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This is a cool callback!

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autolabel_node

- B -

basename

Results as a base filename which is matching with what Read nodes displaying by default. You need to define the argument as a filename.

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branch

- C -

cache_clear

This procedure is supposed to clear cache but unfortunately, it isn't working anymore.

More interestingly this has a python function that has been removed from the package since version14.

So this might run on earlier versions but if you try to run it on versions above version14 you'll get the following error message "AttributeError: module 'nukescripts' has no attribute 'cache_clear'".

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nukescripts.cache_clear()

If you'd like to delete all cache you can do it manually at Cache / Clear All or use the 

clearAllCaches function:

nukescripts.clearAllCaches()

cache_report

cam_ver_panel

This procedure ( and the following ones ) are part of a system not used much these days but brings up a popup window with a cool name - Versionator. 😎

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camera_down

camera_up

camera_ver

color_nodes

This procedure brings up a colour palette when there are nodes selected and the chosen colour became the new tile_color for the selected nodes.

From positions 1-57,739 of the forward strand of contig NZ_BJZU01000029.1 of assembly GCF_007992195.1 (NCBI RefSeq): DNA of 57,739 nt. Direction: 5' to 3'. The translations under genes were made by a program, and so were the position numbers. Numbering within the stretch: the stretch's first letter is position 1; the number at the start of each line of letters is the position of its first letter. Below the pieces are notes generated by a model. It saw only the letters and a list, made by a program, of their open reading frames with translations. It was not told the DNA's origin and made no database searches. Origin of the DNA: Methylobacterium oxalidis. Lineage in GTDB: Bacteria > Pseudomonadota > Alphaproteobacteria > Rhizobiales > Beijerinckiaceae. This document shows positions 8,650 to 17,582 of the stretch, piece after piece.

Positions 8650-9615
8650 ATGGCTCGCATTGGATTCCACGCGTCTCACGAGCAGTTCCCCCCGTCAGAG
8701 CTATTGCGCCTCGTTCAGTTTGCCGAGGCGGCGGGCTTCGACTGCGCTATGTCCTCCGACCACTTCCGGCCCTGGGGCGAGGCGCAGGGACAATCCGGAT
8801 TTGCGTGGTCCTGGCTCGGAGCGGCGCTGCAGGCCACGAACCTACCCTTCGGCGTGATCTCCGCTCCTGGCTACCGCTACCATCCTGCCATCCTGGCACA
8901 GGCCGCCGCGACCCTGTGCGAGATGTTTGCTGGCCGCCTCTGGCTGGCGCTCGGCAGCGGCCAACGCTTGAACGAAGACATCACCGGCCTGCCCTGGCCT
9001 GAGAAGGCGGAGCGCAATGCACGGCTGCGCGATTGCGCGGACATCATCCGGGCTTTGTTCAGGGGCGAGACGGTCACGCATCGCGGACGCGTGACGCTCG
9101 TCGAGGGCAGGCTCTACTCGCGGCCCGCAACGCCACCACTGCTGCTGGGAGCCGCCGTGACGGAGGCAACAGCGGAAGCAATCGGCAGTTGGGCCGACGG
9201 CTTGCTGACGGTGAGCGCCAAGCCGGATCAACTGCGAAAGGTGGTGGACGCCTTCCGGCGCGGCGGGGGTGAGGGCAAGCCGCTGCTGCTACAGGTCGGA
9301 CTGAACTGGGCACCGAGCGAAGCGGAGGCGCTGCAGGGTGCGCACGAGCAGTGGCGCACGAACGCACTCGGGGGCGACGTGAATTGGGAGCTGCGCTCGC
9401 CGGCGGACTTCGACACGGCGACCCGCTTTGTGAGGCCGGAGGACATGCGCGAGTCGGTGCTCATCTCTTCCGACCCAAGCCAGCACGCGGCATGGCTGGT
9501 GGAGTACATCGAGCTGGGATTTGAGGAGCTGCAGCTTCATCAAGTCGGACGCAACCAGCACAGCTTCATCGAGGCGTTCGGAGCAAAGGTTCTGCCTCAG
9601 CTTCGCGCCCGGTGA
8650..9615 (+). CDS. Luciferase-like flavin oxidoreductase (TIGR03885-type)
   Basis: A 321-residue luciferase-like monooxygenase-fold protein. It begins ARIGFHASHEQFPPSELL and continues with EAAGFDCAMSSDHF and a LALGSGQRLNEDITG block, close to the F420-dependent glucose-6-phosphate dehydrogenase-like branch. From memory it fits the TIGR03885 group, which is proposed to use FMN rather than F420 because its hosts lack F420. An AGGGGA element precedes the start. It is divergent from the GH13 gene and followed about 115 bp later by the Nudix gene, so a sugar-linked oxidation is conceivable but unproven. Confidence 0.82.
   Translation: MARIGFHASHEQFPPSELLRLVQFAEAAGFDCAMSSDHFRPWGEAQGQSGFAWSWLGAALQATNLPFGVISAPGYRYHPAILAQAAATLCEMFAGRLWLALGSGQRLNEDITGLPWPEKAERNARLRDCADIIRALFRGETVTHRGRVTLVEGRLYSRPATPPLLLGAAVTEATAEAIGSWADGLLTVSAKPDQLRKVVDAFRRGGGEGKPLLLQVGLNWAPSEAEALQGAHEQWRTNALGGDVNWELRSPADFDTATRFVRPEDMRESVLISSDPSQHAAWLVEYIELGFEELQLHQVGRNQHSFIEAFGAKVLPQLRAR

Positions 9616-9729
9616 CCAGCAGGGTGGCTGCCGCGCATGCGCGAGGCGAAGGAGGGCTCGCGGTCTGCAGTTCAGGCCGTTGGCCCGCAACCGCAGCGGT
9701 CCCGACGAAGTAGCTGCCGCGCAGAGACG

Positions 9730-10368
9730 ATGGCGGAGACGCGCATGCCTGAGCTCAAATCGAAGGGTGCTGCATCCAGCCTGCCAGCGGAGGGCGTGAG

Can also find in the menu at Edit / Node / Color... or with the Ctrl+Shift+C shortcut.

It also has a python function with a shared source code.

nukescripts.color_nodes()

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copy_gizmo_to_group

This procedure should be a TCL version of the "Edit / Node / Group / Copy Gizmo To Group " or Ctrl+Shift+G function that you can also find in the API.
To run it you select a Gizmo first then run nuke.Gizmo.makeGroup(nuke.selectedNode())

 in the Script Editor.

The formula below to run the TCL version in the command line is:

[copy_gizmo_to_group [value IBKColourV3_1.name]]

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copy_knobs

This procedure should be a an earlier TCL version of the "Edit / Paste Knob Values" or Ctrl+Alt+V function that you can also find in the API with a source code.
To run it you need to Copy a node first then run nukescripts.misc.copy_knobs(nuke.selectedNodes()) in the Script Editor while having one or multiple nodes with a same class selected.

copy_to_group

This is basically the repacked copy_gizmo_to_group procedure from above.

create_curve

This procedure creates the dialog window thatallows you to create a new curve in

the Project Settings / Color.

You can do that manually, when clicking on the + sign:

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This procedure also has a python version with a shared source code. 

So you can also run these in the Script Editor:

nukescripts.create.create_curve()

nuke.tcl('create_curve')

One thing to be aware of is that instead of creating a new curve this creates a new user knob on 

the Project Settings panel. That user knob will be animated when using the python function and not animated if you create with a tcl procedure: